We will be holding a Special Interest Day (SID) on Thursday 1st February when we look at Russian art & architecture from the Vikings to Romanovs.
The historical background to the day is the evolution of the Russian people from their misty beginings as Viking traders in the 8th century to Prince Vladimir of Kiev’s adoption of the Orthodox branch of Christianity in the late 10th century, when they inherited a specific style of religious art and architecture from Byzantium.
The introduction of Orthodoxy from Byzantium brought with it the centrally planned domed church and the hierarchic arrangement of holy images inside; the practice of venerating icons; and of course the liturgy itself. With their profound and innate artistic genius, the Russians adapted and restructured the Byzantine forms of church architecture to blend with native traditions of wooden architecture. Their icon paintings are imbued with a spirit that is markedly Russian, soft and sublime.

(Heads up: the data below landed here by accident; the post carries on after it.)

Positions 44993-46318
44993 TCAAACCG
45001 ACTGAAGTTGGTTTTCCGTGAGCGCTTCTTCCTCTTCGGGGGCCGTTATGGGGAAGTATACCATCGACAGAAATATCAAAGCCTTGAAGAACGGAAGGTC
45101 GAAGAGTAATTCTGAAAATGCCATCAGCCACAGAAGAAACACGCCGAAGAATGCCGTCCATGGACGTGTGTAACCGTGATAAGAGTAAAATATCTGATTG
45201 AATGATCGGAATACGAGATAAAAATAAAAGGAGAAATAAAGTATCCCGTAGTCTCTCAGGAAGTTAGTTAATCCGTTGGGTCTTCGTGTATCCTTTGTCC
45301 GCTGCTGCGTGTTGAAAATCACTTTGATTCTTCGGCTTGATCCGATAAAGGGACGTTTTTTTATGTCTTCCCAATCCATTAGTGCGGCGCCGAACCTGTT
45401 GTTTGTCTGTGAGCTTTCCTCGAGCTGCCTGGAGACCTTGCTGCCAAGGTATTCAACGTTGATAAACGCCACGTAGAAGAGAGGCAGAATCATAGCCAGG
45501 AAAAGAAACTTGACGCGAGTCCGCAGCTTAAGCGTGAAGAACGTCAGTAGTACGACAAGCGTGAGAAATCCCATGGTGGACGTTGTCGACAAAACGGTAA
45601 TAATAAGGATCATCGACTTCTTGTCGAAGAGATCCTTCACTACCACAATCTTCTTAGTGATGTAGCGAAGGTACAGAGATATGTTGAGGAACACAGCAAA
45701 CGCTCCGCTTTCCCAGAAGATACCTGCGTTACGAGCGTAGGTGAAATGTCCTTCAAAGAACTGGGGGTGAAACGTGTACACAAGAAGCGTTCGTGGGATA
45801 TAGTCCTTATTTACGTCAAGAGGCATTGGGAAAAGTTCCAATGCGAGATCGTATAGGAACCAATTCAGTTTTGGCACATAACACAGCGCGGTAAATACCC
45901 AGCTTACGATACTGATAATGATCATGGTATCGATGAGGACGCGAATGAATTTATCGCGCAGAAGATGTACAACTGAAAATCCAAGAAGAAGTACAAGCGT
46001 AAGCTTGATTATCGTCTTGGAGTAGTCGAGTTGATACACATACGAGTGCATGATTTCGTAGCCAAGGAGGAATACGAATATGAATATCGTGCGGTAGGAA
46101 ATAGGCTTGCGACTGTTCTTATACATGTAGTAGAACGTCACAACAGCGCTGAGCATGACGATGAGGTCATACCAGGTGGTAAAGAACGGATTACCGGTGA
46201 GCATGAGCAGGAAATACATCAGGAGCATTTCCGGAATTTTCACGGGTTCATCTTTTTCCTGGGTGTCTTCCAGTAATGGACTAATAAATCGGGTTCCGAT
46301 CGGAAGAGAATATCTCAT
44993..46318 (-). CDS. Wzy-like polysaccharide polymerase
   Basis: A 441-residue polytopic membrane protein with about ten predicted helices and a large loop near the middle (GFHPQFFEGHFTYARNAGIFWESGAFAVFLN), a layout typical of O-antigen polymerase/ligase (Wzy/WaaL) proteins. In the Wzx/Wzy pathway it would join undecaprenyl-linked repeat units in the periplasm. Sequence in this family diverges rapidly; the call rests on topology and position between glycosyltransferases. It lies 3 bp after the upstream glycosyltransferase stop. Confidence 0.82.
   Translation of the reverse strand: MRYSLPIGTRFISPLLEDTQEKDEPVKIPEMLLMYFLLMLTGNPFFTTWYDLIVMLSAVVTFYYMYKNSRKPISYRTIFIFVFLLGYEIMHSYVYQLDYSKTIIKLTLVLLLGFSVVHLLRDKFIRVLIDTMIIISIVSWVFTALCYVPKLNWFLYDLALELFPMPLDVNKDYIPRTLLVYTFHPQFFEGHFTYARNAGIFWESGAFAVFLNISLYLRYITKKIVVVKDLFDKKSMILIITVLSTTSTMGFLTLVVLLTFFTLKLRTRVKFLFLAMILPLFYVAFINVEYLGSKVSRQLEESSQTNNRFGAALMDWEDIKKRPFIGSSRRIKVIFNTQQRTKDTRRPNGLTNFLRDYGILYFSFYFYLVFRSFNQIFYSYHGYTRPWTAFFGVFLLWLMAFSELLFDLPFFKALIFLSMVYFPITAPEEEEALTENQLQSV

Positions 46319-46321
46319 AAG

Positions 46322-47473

This period of Russian history and culture, before the founding of St Petersburg, is less well known, yet full of delight and interest.
The SID will be run by Jane Angellini, who has given us some excellent talks in the past. It will comprise 3 sessions, the first starting at 10.30 am in the Dinant Room; a sandwich lunch will be provided between the 2nd and 3rd session. Price £25. If you can’t book in person contact Sue Rogers whose details are in your programme.